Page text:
What do you think are the challenges in engaging library workers at all levels in leadership development activities?

Aisha: Organizations (and state politics) that restrict engagement with policy and funding. We know, everything DEI is under attack, but the reality is we have had to shift over the decades in a variety of ways due to political challenges. Our very core of intellectual freedom is challenged. But we are information professionals! We are and will continue to become more innovative in our approach to language concerning foundational activities and people. I encourage everyone to learn educational policy as it relates to your organization and follow the ink, if you will. Discuss it and see where it’s going so you are ready without surprise. Learn the policy, learn the game. We got this, for the communities we serve. They need us and we need them.

Also, people. People are a challenge, sometimes. The “we’ve always done it this way” people. A good leader seeks to bring everyone along. Sometimes, we only focus on new and/or mid-career professionals. And while it may be challenging, it is not fair to neglect your seasoned and veteran professionals. They have institutional and professional knowledge. While it may take some maneuvering, do it. You won’t regret it and they will appreciate it.

Challenges will always exist, and it is leadership’s job to curve the challenges so that your library workers have a smoother day serving the patrons. That’s leadership.

What are some trends or areas in the library leadership field that you are seeing?

Aisha: The leaders that are doing it right are invested in the development of their people…even if it means the person outgrowing the organization. Be invested in your people for the profession. We want to retain professionals for the LIS field, not just one organization. Bright minds should have bright futures.

I do not care for boxed-in departments, you know those that do not allow for the people to explore the work of others or engagement. I love when leaders are open and allow the natural curiosity of library workers to explore and engage. I think that is a wonderful “trend,” but really it should be the culture. It breaks down barriers on a variety of levels and builds understanding of how various parts of the big machine works. It gives way for empathy and appreciation of your colleagues.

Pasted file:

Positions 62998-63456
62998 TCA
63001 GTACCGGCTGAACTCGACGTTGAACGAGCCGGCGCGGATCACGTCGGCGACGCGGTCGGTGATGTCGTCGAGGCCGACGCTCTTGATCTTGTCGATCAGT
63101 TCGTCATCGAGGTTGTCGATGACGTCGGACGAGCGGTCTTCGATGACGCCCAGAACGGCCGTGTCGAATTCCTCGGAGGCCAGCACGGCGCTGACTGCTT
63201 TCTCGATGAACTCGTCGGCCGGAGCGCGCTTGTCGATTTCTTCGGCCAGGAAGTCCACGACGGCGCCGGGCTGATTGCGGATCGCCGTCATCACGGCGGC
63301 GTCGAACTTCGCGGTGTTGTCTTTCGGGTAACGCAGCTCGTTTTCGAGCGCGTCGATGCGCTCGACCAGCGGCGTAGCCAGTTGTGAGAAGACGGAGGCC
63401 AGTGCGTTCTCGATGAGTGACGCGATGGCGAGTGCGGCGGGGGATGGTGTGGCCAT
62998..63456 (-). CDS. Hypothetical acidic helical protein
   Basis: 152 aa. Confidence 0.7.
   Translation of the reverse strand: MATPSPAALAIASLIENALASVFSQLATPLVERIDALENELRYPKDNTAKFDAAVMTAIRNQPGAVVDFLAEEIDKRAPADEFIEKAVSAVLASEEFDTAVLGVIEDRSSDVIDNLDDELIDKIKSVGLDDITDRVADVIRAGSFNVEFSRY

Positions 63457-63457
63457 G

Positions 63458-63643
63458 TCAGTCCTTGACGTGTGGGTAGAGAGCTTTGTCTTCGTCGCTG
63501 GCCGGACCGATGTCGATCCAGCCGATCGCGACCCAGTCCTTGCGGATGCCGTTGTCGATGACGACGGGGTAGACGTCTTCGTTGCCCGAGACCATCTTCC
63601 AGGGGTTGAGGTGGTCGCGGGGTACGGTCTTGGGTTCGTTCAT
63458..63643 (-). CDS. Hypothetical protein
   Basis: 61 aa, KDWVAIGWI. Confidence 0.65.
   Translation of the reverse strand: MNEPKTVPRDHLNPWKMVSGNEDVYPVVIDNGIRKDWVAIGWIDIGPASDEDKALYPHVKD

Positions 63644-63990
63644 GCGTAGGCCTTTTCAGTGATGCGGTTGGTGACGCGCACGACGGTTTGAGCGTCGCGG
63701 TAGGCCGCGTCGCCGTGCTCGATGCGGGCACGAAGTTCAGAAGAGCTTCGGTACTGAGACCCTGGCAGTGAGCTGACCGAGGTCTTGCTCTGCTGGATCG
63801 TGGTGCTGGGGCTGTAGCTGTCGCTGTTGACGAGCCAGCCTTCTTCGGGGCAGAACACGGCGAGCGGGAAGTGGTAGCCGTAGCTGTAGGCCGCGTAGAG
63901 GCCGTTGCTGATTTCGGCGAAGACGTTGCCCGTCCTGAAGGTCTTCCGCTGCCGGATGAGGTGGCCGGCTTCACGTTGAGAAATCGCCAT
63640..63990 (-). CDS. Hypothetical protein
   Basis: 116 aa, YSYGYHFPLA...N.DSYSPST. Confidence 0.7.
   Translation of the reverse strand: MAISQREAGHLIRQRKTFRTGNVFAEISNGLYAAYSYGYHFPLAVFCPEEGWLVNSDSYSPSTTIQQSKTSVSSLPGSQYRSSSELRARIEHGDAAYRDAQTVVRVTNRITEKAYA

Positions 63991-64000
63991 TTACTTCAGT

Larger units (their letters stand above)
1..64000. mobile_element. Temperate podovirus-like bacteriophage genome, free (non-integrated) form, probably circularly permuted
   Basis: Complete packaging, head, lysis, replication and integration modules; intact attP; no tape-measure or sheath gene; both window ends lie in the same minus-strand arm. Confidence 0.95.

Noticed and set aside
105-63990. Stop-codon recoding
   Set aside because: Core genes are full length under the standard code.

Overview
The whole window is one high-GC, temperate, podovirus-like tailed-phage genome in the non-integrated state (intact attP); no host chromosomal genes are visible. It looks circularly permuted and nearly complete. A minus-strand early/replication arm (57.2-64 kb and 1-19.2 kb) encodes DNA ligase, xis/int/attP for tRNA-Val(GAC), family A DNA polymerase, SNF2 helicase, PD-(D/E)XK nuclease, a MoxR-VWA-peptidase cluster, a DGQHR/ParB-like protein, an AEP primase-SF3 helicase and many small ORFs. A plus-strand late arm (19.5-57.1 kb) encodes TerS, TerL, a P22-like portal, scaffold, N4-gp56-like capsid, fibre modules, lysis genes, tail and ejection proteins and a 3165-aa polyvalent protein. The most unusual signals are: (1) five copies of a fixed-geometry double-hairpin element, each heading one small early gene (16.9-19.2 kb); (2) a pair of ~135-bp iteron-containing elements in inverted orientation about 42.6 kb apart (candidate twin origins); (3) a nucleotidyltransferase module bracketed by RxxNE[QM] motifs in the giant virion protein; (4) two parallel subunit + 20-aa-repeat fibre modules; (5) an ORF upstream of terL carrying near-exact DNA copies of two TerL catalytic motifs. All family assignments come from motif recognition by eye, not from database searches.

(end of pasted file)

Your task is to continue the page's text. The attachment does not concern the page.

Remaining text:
Also, I wouldn’t call community engagement a trend. It’s a part of our core values; serving the community in social, recreational, and educational ways. I love that! It is one of the most exciting things when the library is meeting the community where they are in a fun and intriguing way.

What resources or opportunities would you like to share to highlight the people-leadership skills?

Aisha: Talk to people, communicate. Ask about experiences and seek guidance. This profession is filled with kind people who want new leaders to emerge and develop. No one will turn you away or not share their experiences. At least, I never do. The saying is “closed mouths don’t get fed,” and I have extended that to half open mouths don’t get full. Talk to people.

Invest in your own professional development. Seek leadership and management training through professional organizations like Association of College and Research Libraries, Association of Southeastern Research Libraries, American Library Association, Society of American Archivists, state library associations, etc. Even webinars and seminars provide helpful insight. You can learn leadership skills from a variety of places.